Speaking about canaries: I was in a LinkedIN group which saw nothing wrong with mine management ignoring gas warnings in a Tasmanian colliery. When the explosion came the Australian federal legislation was found not to apply in Tasmania and the culprits walked off. That's Oz democracy: rule of the inmates; by the inmates; for the inmates! It applies elsewhere.

When the engineer knows what he is doing there is no need to hide the facts. "Publish and be dammed!" (Arthur Wellesley, Duke of Wellington)

Oh, and all the best for the festive season.

John Gateley

Engineering Sciences Are Versatile Sciences...

Posted on 14. Dec. 2014 - 05:36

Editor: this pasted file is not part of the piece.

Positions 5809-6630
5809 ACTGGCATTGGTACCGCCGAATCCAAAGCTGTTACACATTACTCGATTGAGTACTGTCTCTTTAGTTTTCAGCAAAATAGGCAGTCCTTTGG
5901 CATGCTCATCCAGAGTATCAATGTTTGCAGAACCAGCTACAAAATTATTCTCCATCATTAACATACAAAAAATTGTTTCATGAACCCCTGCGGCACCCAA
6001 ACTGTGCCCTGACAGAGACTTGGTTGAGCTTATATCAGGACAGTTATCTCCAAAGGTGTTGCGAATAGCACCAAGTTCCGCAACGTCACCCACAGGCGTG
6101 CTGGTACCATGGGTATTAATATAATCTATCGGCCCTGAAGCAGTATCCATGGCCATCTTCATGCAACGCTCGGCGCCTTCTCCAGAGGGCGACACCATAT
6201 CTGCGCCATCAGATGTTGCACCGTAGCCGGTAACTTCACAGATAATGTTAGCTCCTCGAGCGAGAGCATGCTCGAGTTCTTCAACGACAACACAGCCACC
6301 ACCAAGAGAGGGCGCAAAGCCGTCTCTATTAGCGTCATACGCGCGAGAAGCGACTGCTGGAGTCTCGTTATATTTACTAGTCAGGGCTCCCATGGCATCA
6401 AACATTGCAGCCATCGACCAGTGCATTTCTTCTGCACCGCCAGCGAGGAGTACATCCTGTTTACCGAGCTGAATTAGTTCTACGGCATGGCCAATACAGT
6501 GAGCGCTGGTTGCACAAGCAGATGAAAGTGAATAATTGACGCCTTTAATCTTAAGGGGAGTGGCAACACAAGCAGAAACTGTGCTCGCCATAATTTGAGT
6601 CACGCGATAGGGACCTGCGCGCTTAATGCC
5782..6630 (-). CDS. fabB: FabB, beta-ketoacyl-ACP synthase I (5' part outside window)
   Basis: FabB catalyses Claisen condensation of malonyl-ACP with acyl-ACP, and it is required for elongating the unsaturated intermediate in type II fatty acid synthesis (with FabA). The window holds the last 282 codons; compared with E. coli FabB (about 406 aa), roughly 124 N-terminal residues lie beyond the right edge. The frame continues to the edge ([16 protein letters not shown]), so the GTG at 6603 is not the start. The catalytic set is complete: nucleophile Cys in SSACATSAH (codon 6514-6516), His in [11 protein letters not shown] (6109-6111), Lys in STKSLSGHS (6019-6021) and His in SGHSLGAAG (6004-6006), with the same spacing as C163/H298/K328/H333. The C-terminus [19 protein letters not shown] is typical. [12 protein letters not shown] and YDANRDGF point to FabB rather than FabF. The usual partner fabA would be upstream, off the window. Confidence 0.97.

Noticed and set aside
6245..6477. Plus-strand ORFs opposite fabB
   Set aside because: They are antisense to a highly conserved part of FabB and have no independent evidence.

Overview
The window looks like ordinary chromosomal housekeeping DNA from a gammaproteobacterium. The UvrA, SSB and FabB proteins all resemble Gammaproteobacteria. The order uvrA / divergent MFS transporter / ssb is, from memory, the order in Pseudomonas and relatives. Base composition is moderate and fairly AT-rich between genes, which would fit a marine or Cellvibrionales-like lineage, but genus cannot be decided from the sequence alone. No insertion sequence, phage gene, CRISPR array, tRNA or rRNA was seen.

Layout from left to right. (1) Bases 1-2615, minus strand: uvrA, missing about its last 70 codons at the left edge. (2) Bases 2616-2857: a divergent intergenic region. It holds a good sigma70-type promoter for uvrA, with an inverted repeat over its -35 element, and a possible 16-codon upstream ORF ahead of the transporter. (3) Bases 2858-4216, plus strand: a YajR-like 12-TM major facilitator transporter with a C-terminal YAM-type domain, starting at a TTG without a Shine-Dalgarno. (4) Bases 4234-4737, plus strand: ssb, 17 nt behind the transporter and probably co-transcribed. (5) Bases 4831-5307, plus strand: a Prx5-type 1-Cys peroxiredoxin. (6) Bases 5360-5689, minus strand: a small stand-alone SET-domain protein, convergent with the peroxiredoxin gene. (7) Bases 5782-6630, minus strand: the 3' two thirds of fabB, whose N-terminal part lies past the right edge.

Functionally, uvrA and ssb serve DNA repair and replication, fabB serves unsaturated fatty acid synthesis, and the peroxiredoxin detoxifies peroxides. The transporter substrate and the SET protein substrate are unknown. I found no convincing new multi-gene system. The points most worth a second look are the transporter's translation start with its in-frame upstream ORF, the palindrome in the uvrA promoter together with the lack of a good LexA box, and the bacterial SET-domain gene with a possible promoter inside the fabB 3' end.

Dear Mr. Heilmann,

Thank you for your kind message.

It is, in fact, that many engineers do not speak out what they calculate and think about it.

Independent are indeed few.

We are talking about such issues later, if big phenomena, e.g. accidents happen, before the television cameras.

Engineering sciences are Versatile Sciences.

For large-scale projects you need up to 1 million engineering hours; an engineer creates approximately 2000 hours per year. 500 Engineers are able to produce this. Because many levels don't understand it, accidents happen,lack of raw materials occures

and it comes to worldwide financial crises.

Hopping that such issues will be treated more intensively in the future

Best Wishes for Christmas and the New Year 2015 to All.

Dr. H. Ergun

Re: Engineering Speak Out

Posted on 20. Dec. 2014 - 05:36


I appreciate this topic by Mr. Roland Heilmann. My comment for the subject is: